Why this Web Site?
 The Layout
 Despatch Yard
 Christopher Yard
 The Railroad
 More Pictures
 Looking Back
 D-N-D Division
 H & O Division
 H & O Revival
 Bison Yard
 Service Module
 House Caboose
 H & O Slideshow
RR Memorabilia:
 My World of Trains
 Train Travel
 A Very Special Day
 Christmas 1
 Christmas 2
 Lionel Centenary
 Other RR Activity
 Guest Book


      THIS section is intended to illustrate several examples of some things which inspired me to either build or buy a model of something which would resemble the actual place or item.

New York Central Railroad Class DRS-6a RS3
'The pride of the N
ORMANED fleet'

NYC #8223 prototype photographed at DeWitt, Syracuse, N.Y.
 (26 September 1988)


Weaver/Quality Craft model #8329, custom-built with electronic control and delivered that same year

New York Central Caboose 19877

Beautifully restored No. 19877 is on display at the Rochester & Genesee Railroad Museum near Rochester, N.Y. (to view a panoramic view of the interior of the restored car, go to Interior).

A scale model of No. 19877 was itself “restored” by the author with extensive remodeling of the crude item (inset) purchased at a “junk sale” 35 years ago.

Brooks Ave. Depot, Rochester & Southern RR Division,
Genesee & Wyoming System

The Rochester & Southern's unique combination depot and switch tower at its Brooks Ave. yard (left) provided our idea to create the model on the right (using “selective compression”). The yard was built by the Buffalo, Rochester & Pittsburgh Railway in 1913, and since has been used successively by the Baltimore & Ohio RR, the Chessie System, CSX and, since 1988, the R&S - a subsidiary of the Genesee and Wyoming, which was founded in 1895 as a 14-mile shortline railroad transporting rock salt from a mine in Retsof, N.Y. The GNW now is the parent company of 18 regional railroads in four countries on two continents (U.S., Canada, Mexico and Australia); and Rail Link, Inc., a major provider of railroad switching and related services.

The Arlington Hotel - Hilton, N.Y.

Boyhood recollections and the photograph [left] of a portion of the old Arlington Hotel (built 1897) in Hilton, N.Y. provided the inspiration for the construction of the O-scale model structure at right, located in the imaginary resort hamlet of Panthorne on THE NORMANED RAILROAD. This long-time “watering hole extraordinaire” was demolished in 1967, and the space which it had occupied is now (some veteran village residents say appropriately) part of the parking lot of an enlarged Baptist church.

The John Bull - Camden & Amboy Railroad - 1831

This Bachmann® HO scale model [above] of the John Bull (originally called the Stevens) honors the world’s oldest complete and operational locomotive. Patterned after his Samson Class 0-4-0, Robert Stephenson and Co. of New Castle, England, built the original John Bull for Robert L. Stevens, president and chief engineer of the Camden & Amboy Railroad (later integrated into the Pennsylvania Railroad). The locomotive arrived disassembled in Philadelphia in August 1831. In just 10 days, it was reassembled in Bordentown, N.J. from unlabeled parts, thanks to the remarkable efforts of a master mechanic named Isaac Drips, who had never before even seen a locomotive. Limited service began in 1832, with regular service instituted in 1833. In 1893, a restored version of the locomotive ran from Jersey City to Chicago for showing at the Columbian Exposition; in 1927 it participated in the “Fair of the Iron Horse” which commemorated the centennial of the Baltimore & Ohio Railroad. It was displayed also at the World’s Fairs in Chicago and New York in 1933 and 1939, respectively. Finally, in 1981, 150 years after leaving the factory of Robert Stephenson in England, the John Bull was operated again on one last run along the rails of Washington D.C.’s Old Georgetown Branch. The locomotive is now preserved at the Smithsonian Institution in Washington, D.C., complete with additions made over the years to the original four-wheel, wood-framed import [below].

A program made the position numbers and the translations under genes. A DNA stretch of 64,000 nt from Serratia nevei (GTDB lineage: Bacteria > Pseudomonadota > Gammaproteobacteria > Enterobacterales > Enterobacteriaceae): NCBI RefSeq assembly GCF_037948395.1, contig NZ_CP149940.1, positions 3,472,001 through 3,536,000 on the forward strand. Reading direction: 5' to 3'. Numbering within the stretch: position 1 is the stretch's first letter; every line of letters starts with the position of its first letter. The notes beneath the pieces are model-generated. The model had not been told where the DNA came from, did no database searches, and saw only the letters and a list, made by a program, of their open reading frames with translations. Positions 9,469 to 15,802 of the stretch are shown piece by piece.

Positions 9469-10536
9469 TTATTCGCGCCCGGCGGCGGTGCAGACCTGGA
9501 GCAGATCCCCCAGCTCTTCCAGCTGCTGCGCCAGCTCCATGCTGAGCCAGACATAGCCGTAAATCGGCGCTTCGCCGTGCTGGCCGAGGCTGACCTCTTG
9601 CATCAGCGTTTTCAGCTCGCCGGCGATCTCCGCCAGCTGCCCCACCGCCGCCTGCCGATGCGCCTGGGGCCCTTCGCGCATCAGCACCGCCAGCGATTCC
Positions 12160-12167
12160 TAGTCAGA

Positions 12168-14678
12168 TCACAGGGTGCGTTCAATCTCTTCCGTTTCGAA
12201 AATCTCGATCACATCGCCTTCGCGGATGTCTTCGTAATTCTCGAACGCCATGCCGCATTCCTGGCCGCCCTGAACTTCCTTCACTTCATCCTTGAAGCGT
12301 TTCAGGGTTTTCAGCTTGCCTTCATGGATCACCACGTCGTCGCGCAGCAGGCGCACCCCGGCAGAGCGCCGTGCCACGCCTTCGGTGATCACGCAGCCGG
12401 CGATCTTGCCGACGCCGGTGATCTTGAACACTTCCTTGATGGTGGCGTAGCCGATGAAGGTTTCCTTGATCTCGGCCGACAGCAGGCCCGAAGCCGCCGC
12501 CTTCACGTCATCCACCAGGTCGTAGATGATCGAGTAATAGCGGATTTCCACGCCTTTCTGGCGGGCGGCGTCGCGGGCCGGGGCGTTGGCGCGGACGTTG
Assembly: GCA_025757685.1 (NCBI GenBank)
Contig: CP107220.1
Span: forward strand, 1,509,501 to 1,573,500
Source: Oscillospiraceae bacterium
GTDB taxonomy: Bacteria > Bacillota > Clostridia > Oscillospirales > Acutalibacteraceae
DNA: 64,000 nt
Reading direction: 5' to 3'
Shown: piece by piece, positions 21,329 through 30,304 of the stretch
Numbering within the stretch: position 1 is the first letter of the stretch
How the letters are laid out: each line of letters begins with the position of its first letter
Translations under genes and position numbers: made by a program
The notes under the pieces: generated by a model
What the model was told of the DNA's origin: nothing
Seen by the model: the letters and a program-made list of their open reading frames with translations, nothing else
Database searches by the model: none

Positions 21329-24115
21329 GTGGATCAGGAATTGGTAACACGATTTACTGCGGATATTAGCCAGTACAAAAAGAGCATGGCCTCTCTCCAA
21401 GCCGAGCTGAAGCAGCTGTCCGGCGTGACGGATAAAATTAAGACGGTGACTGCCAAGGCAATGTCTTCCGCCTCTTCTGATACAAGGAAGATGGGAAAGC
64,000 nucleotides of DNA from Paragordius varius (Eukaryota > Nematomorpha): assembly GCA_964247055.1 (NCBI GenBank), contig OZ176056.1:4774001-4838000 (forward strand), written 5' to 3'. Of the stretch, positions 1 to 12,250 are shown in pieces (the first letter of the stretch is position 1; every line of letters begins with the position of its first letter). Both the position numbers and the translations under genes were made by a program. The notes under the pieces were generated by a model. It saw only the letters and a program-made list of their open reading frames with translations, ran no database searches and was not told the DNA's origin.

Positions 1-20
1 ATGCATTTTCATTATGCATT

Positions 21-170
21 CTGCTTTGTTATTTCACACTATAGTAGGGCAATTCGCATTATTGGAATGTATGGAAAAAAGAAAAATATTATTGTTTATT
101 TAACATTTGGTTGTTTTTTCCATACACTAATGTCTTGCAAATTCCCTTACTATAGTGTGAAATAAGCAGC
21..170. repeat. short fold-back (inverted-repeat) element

The Highland Park Diner
(Rochester, N.Y.)

Not a railroad car, but a “railroad car diner,” Rochester's Highland Park Diner was built on site in 1948, and continues to operate in the style and ambience of that era. The ceramic model - nearly perfect HO scale size - is by the Franklin Mint, and was obtained for use on the NORMANED's H & O Division. The distinctive “EAT” sign, visible in both pictures, has been for years a local landmark for this “eatery.”

Monroe County (N.Y.) Power Plant

The real power plant on the left, which supplies electricity and heat for county public facilities, was the prototype for the model on the right, which is portrayed as the source of light for most portions of the NORMANED RAILROAD.

The DeWitt Clinton - Mohawk & Hudson RR - 1831

The top image is an artist's conception of the pioneer DeWitt Clinton 0-4-0 locomotive's maiden run on August 9, 1831, from Albany to Schenectady, N.Y. in 46 minutes on the Mohawk & Hudson Railroad line. This train, named after the “father of the Erie Canal,” was the third public carrier to operate under steam in the U.S. (portions of the Erie Canal are still in operation within a mile of the present home of the NORMANED RR). In the bottom image is shown the Bachmann® fine-scale HO model of the Clinton and three carriages, which is the last new model to be acquired by the NORMANED's H & O Division. [It was a Christmas present to the proprietor from his wife in 1999 - perhaps prophetic of the coming “resurrection” a year later (go to Why this Web Site?).]


Previous page [ Home ] Next page